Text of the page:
Are You A Small Business Owner Or Entrepreneur?
(There is a Difference)
Small businesses are everywhere. These micro corporations form the very backbone of the entire nation’s economy.
They create jobs, employ millions and keep money flowing in the local community. The scale of the economic crisis would be unimaginable without these small enterprises.
However, the word “Entrepreneur” has been gaining a lot of attention in the media recently. It turns up everywhere you look.
This may have created a bit of confusion as to what exactly a small business is and how its owner is a different breed of business person than an entrepreneur. The difference is widely unknown and essential to understand if you fall into either one of the two categories.
Here’s a look at how the two differ.
The Scale of Ideas
A lot of business start off with just a simple idea. There’s a gap in the market, a glaring problem that needs to be resolved. There’s an opportunity to serve and the small business owner embraces this opportunity wholeheartedly. They set out to form a company that serves the local community and makes their customers happy. It is a business that is traditional and well targeted to a certain audience.
An entrepreneur, on the other hand, is set apart by the sheer scale of his or her idea. They think big, very big. The ideas they have come up with have never been explored before. They cannot be tested, referenced or diagnosed. Often there is no set historical data for what is being attempted, so an entrepreneur is basically setting sail on uncharted territory. The fact that the ideas may seem crazy and impossible at times does nothing to discourage an entrepreneur. Instead, it drives them.
The Attitude towards Risk
Small business owners are not exactly averse to risk. They like taking risks, but calculate them thoroughly before taking the plunge. They hold steady for the most part and like to know what’s coming next. The outcome needs to be clearly visible for anyone looking to take risks as a small business owner. As a consequence, the small business owner may get good results, but not necessarily extraordinary ones. But extraordinary may not be the small business owner’s aim in the first place. Consistently moving forward in a disciplined way is the small business owner’s overall goal.
The entrepreneur, on the other hand, is a risk taker like no other. They step out onto ledges more often than not and sometimes fail or succeed spectacularly. The attitude to risk is completely different for an entrepreneur. They understand that more often than not the size of the potential success is worth the risk, and they take the plunge knowing they’ve put in as much effort as they possibly could.
The Time Horizon
The weekly and daily to-do lists are what small business owners live by. The lifestyle involved with running a business on this scale requires near constant hands-on work for managing employees, communicating with customers, networking with suppliers and just keeping the ship on course. The time and effort required to manage just the mundane tasks becomes so overwhelming the small business owner adopts a myopic view and it’s common not look more than a few weeks or months ahead into the future.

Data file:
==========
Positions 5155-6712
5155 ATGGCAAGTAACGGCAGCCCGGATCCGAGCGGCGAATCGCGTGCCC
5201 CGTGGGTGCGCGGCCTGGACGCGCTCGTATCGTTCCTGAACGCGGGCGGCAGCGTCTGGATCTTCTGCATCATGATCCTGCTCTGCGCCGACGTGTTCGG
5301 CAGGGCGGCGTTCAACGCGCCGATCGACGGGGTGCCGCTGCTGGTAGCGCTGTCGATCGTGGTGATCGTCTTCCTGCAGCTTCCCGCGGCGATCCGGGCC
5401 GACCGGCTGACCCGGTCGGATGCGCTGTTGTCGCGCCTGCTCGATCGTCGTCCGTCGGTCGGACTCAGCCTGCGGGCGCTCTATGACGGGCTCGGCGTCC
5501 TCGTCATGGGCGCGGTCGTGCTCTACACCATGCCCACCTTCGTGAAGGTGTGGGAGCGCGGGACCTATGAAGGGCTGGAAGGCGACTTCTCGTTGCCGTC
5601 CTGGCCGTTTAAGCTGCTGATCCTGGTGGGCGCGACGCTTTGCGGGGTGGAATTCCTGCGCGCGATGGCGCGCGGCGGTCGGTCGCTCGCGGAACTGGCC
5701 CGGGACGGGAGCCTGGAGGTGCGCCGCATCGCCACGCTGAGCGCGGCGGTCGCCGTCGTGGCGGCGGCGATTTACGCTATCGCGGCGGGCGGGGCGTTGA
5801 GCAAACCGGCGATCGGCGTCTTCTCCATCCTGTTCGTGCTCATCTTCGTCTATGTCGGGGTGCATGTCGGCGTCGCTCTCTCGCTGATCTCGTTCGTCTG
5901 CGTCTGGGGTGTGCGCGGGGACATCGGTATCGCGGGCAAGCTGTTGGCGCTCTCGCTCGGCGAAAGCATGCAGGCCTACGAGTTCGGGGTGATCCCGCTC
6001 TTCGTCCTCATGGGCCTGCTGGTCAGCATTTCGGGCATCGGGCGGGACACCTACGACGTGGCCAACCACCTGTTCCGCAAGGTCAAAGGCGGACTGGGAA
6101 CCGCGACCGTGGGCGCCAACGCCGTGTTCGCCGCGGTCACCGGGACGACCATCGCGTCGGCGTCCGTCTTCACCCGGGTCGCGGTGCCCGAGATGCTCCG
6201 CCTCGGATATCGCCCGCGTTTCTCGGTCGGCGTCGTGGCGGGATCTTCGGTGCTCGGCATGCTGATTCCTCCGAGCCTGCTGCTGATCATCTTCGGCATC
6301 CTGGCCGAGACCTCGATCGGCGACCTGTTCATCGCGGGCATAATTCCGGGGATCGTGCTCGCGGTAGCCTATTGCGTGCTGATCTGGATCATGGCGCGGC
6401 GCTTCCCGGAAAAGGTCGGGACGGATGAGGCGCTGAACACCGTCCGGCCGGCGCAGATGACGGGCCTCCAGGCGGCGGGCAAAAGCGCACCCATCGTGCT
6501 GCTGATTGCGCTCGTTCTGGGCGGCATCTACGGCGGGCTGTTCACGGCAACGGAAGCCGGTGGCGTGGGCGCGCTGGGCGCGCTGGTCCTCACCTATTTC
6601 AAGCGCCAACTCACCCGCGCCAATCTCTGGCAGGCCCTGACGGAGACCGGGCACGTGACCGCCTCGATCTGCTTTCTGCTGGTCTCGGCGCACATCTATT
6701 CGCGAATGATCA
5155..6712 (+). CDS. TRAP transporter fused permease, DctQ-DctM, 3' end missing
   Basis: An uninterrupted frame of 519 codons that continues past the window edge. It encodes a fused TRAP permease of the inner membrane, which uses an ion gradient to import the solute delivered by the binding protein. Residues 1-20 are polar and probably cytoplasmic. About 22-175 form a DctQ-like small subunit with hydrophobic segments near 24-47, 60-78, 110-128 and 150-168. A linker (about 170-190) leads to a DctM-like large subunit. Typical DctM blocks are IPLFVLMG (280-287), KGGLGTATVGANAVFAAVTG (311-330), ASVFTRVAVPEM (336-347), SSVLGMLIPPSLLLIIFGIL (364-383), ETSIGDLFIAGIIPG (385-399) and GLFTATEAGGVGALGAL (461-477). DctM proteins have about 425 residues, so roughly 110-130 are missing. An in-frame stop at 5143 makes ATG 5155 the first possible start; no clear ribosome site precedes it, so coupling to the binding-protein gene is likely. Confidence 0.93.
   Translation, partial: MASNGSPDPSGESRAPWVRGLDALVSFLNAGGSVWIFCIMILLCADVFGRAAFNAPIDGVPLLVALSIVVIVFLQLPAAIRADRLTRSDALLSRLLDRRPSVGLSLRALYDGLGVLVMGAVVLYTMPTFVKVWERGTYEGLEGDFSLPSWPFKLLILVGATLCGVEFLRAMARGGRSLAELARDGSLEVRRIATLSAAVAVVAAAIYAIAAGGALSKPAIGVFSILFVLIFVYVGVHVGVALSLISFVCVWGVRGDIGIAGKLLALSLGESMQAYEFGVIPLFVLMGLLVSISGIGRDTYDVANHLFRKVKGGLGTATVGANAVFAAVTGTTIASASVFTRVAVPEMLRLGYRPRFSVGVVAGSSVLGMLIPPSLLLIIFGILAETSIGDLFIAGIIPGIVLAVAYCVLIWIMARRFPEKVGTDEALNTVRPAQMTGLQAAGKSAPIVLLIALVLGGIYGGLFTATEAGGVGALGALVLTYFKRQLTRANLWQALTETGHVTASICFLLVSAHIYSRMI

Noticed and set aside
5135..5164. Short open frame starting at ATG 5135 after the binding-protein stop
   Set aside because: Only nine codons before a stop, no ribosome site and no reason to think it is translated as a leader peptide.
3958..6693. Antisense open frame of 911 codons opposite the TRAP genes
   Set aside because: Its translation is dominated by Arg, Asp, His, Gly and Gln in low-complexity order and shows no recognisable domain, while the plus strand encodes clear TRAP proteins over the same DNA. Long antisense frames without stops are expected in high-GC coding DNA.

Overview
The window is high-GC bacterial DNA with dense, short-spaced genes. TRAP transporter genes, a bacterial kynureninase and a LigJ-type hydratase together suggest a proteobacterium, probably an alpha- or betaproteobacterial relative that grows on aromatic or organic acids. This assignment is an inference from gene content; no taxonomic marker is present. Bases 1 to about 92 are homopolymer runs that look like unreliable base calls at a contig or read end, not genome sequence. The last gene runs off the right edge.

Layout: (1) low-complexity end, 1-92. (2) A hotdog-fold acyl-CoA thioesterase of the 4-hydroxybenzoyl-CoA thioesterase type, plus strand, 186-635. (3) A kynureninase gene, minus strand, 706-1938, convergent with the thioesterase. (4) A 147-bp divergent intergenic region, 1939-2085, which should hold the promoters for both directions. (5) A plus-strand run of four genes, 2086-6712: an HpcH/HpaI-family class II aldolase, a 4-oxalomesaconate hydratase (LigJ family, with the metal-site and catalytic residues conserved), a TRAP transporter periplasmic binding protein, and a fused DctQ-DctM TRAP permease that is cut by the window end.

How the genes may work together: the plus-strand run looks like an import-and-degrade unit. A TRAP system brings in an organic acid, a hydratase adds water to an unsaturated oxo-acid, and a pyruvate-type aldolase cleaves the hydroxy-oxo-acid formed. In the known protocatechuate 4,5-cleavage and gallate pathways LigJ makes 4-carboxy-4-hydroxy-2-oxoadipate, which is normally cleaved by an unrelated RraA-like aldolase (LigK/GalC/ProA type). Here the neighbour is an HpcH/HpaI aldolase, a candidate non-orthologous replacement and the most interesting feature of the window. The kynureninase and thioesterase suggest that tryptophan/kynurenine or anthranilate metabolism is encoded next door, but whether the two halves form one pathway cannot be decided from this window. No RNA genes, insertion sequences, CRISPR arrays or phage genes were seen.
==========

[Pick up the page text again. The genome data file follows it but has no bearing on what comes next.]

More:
The primary difference with an entrepreneur is that they think about the big picture stuff much more often. Their mind is constantly working on new ideas for growth and expansion of their brainchild. The entrepreneur understands that the day-to-day work at the business needs to be properly managed but that is not where their passion lies. They often find a way to delegate this daily management to someone else so that they can focus on the bigger moves and the creative thinking that drives them. Whereas a small business owner might be happy to have a successful stable company, the entrepreneur is always thinking of what more can be done.
The Emotional Attachment
Small business owners can be a little sentimental when it comes to their businesses. Only on the very worst days will they even casually think about selling or giving the business to someone else to run, but that thought always passes. They enjoy making the day-to-day decisions and running the whole operation so much that they don’t even consider retirement most of the time.
Entrepreneurs are just as emotionally attached to their business but the focus here is on the growth rather than ownership. Relentlessly expanding the business is the thing that drives entrepreneurs the most. To achieve this growth the business needs to grow beyond what a single individual, the owner for example, can handle by themselves.
The business ends up growing to such a scale a team of managers and experts is needed to make the whole thing work. At this stage the entrepreneur has created a business that can run and sustain itself without him or her. And once that happens, they wouldn’t think twice about selling it if it was a smart deal that allowed them to pursue another passion project.
The nation needs everyone to participate to the best of their abilities for the economy to run smoothly. Whether you’ve realized that you are a small business owner or entrepreneur depends entirely on your mindset and your future goals.
Both forms of business and both types of business owners are needed equally, but it helps to know which type you are so that you can work towards achieving what you really want.
About the Author: Andrew May is a longtime business and finance attorney who specializes in FINRA arbitration. As the founding member of his own boutique firm, May Law, he’s passionate about helping small business owners and entrepreneurs alike with whatever legal issues come their way. Andrew also enjoys guest blogging on a variety of industry publications. Click here to learn more.